NHS Direct has revealed its ambitions to dominate the provision of the 111 urgent care number as it seeks to reinvent itself over the next five years.
In a business planning document published this week, NHS Direct also unveiled its plans to market a raft of new services directly to clinical commissioning groups.
The Government announced it would scrap the controversial phone service in England last August, replacing it with the new 111 number to be rolled out across the country.
The move followed years of doubts among GPs over the cost-effectiveness and expertise of the service.
The business plan outlines how the organisation will reshape itself in an effort to survive competition with private companies and GP out-of hours' services under the Government's Any Qualified Provider model.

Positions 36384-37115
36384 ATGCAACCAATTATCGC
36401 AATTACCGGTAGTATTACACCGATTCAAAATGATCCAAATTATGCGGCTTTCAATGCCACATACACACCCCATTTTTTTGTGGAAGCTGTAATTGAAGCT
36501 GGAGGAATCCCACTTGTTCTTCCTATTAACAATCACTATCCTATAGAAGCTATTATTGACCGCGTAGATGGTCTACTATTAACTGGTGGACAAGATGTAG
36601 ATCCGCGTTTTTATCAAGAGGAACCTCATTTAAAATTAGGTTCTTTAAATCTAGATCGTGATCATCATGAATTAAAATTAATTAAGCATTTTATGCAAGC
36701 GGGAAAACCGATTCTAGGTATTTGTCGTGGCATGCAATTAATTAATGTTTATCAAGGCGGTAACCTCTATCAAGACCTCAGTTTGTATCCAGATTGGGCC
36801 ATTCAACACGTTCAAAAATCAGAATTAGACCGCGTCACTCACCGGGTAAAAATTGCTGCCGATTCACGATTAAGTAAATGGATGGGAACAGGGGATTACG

NHS Direct will aim to become a ‘major provider' of NHS 111 services, transforming ‘the way we engage with [GP] commissioners and how we market and manage our services.'
NHS Direct also plans to develop its clinical services, including a web service that will be offered in addition to the NHS 111 service, in response to demand from commissioners.
The organisation is also looking at marketing telehealth solutions to GP commissioners, for patients with long-term conditions.
An NHS Direct spokesperson also told Pulse the organisation had been approached by a CCG about the possibility of helping co-ordinate in-hours GP appointments, but said the talks had not gone beyond the exploratory stage.
Nick Chapman, chief executive of NHS Direct, said: ‘We are excited at the prospect of working with other public and private sector organisations to help them exploit the wider potential of digital health services.'